War strategy game rolls onBy Mark Sullivan, Globe Correspondent | June 6, 2004
HAMILTON -- A son's tribute to his infantryman father has led to countless rainy afternoons spent around dining-room tables refighting World War II from Europe to the Pacific.
Game designer Larry Harris of Hamilton says his father Lawrence Sr.'s wartime service inspired his creation of Axis & Allies. The World War II-themed board game is perhaps the most popular military strategy game of its type and has just been released in a commemorative D-day anniversary edition.
Lawrence Harris Sr., an Army sergeant from New London, Conn., served four years on the front lines in the Solomon Islands, New Guinea, and the Philippines, said his son, who has preserved his father's wartime diary and an oral history of his recollections.
Harris Sr. survived malaria and dysentery, an exploding grenade, and a bombing run that killed soldiers on his left and right. He narrowly missed being killed by a land mine that claimed the company commander walking ahead of him.
Remarkably, he was never injured. ''Statistically, he should have been killed three times," said his son, himself a Vietnam-era Army veteran who served with the 82d Airborne and at NATO headquarters in Paris.
The elder Harris is now 82 and living in Virginia. A photo of him as a smiling young GI in New Guinea in 1942 is on the box of the Axis & Allies CD-ROM version, next to a Churchill quote: ''I like a man who grins when he fights."
The 56-year-old game designer was interviewed recently in his basement ''War Room" where he works amid battalions of tiny tanks and army men, miniature pirate ships, the odd French poilu helmet, and shelves stacked with games he helped develop over the years for Milton Bradley, Mattel, and Parker Brothers.
Nearly 2 million copies of Axis & Allies have been sold since Milton Bradley began marketing the game 20 years ago, while a proliferation of clubs and Internet sites are devoted to the game one enthusiast describes as ''Risk on steroids."
The classic version of A&A is set in 1942 and pits two to five players competing as the Allied Powers (United States, Britain, and the Soviet Union) against the Axis (Germany and Japan).
Now a special D-day edition of Axis & Allies has been released by Hasbro subsidiary Wizards of the Coast to coincide with today's 60th anniversary of the Normandy invasion.
Axis & Allies combines ''rock-paper-scissors design with subtleties that are out of this world," says Constantine Hantzopoulos, 38, a senior producer of interactive games at Atari in Beverly. Hantzopoulos invites four to 10 friends from the electronic game industry to his Belmont home each Sunday to play board games. He has been a keen player of A&A since his college days at UMass, when, he said, he ''flunked a few classes" due to Axis & Allies marathons.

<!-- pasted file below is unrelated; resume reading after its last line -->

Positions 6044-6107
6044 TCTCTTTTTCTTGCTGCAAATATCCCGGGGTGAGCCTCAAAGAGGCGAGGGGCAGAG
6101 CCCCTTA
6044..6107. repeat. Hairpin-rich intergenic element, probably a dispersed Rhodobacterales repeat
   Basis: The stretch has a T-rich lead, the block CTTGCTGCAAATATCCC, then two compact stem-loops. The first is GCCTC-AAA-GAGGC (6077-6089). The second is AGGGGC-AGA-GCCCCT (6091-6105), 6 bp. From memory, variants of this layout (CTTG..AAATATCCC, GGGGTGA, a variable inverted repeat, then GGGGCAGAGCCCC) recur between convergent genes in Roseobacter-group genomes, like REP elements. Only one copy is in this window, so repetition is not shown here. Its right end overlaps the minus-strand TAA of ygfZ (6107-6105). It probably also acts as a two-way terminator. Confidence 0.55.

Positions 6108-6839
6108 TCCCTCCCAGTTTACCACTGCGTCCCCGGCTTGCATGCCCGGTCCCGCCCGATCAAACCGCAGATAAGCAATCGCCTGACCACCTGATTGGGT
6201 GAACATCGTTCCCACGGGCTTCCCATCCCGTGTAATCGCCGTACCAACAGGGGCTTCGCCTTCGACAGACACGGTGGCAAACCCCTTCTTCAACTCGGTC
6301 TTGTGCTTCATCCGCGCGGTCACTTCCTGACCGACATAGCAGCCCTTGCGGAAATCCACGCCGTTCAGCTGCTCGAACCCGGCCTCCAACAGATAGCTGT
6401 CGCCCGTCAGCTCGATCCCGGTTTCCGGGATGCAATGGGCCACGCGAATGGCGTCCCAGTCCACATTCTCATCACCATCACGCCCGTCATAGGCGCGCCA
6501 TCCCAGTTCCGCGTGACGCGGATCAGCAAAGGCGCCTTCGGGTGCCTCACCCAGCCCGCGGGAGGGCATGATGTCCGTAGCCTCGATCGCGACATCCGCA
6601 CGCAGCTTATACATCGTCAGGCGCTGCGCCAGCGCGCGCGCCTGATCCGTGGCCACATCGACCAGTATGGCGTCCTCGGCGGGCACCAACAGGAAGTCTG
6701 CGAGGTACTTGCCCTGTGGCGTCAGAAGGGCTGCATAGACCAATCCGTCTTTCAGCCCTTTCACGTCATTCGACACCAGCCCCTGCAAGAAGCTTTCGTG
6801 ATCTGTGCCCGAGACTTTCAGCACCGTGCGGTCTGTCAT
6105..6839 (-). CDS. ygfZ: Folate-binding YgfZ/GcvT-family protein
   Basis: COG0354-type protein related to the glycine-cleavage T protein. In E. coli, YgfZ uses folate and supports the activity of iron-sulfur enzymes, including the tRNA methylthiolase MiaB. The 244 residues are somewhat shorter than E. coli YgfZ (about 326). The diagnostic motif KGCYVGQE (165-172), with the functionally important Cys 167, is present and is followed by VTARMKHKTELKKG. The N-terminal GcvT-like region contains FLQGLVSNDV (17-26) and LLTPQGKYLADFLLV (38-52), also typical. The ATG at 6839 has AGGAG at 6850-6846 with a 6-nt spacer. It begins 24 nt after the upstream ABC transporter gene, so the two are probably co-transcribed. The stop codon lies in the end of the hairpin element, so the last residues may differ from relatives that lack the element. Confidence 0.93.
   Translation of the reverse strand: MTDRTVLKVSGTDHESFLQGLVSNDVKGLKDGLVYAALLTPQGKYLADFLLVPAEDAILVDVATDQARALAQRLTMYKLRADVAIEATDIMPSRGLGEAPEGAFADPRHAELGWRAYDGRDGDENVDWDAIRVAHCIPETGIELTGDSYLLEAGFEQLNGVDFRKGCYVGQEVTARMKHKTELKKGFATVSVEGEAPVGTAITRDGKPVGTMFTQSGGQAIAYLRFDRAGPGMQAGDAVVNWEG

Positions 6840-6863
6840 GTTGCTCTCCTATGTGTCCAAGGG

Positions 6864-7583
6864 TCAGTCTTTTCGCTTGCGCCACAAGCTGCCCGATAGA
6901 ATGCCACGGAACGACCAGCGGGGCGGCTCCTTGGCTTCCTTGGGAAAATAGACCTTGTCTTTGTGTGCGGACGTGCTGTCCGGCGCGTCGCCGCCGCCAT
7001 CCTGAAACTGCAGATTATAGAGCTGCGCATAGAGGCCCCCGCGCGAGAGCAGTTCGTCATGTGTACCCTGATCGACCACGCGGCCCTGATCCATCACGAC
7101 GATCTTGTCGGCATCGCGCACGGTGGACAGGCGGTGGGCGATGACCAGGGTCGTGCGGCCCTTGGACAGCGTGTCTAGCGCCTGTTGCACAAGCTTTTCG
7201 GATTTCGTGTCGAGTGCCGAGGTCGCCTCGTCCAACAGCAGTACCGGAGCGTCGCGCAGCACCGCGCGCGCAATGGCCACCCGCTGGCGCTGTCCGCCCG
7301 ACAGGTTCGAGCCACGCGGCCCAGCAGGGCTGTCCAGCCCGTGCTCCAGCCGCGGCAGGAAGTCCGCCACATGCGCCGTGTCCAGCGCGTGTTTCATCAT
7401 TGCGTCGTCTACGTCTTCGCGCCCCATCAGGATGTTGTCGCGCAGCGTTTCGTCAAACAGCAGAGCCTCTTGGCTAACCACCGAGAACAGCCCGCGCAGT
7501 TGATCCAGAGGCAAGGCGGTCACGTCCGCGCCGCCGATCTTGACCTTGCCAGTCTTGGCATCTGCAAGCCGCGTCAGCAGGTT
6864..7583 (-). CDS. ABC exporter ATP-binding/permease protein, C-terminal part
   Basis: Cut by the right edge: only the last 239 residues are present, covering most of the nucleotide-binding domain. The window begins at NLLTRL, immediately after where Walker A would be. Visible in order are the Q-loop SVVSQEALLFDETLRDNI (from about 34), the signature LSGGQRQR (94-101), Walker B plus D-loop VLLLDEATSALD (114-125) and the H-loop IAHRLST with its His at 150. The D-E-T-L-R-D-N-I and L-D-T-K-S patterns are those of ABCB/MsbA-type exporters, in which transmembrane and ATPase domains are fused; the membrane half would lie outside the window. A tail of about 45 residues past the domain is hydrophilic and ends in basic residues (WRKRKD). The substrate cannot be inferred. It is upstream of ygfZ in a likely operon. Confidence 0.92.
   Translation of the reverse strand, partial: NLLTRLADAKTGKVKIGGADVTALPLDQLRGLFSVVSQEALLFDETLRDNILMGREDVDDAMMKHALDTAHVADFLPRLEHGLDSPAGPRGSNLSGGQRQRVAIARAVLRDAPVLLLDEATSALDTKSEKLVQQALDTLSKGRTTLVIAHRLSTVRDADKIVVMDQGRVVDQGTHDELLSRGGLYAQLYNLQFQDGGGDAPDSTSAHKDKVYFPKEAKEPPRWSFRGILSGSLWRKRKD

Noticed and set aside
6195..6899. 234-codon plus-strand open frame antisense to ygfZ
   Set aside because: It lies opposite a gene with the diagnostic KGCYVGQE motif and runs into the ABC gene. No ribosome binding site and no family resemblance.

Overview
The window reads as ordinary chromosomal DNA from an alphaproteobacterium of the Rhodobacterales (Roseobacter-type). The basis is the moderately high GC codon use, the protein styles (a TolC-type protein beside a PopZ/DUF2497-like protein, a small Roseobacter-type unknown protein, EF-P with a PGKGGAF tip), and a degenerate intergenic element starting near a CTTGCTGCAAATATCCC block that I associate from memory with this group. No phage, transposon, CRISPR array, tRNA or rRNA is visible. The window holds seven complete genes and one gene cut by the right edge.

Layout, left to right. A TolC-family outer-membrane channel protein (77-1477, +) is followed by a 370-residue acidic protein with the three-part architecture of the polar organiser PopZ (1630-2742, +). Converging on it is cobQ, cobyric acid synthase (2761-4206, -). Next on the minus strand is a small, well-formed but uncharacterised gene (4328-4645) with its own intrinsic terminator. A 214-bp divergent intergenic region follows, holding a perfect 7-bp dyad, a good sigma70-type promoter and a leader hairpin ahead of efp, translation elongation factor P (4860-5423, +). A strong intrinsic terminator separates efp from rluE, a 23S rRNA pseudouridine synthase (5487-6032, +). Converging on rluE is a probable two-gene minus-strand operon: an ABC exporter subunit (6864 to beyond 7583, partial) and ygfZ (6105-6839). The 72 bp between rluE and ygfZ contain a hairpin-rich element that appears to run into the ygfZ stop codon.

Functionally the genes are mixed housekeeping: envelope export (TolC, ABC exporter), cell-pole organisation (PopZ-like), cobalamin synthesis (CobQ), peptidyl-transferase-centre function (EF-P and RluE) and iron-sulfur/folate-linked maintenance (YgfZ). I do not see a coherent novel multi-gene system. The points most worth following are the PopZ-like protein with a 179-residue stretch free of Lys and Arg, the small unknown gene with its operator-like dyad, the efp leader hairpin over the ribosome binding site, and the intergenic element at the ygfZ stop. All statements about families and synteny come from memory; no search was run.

In his career as a game designer, Harris has worked on Trivial Pursuit, Risk, and Monopoly, and has created games set in the Roman Empire and aboard pirate ships. Miniature galleons and boarding parties from the latter turned a tabletop in his workshop recently into a battle set off the Spanish Main.
Yet his favorite game remains the one that sprang from a lifelong fascination with World War II, dating to his early days as a self-described military brat.
His father made a career in Army intelligence, and Harris, born in Connecticut, lived in various places as a youngster, spending three years in Iran in the early 1960s before graduating from high school in Virginia and volunteering for the Army in 1965.
Harris has lived on the North Shore since moving to Swampscott when he took a job with Parker Brothers in Beverly 1989. He moved eight years ago to Hamilton. His wife, Katherine, teaches at Beverly High School.
It is happenstance that the game designer should live in Hamilton, which was once the home of General George S. Patton. On May 15, a ceremony was held in Hamilton to rededicate the Liberty Road Milestones, popularly known as the Patton Pillars, at the entrance to Patton Park.
Among the dignitaries taking part was the vice-mayor of the French town of St. Mere Eglise, famously liberated by the 82d Airborne in the D-day invasion. After the ceremony, Harris chatted in French with the official from the Normandy town where American paratroopers had made history. Harris gave the vice-mayor a copy of Axis & Allies.
Nearby, a group of older men, veterans of the Yankee Division, posed in garrison caps for a photo in front of the Sherman tank that sits as a monument in Patton Park.
Harris considered the scene. ''The greatest generation," he said.
© Copyright 2004 Globe Newspaper Company.
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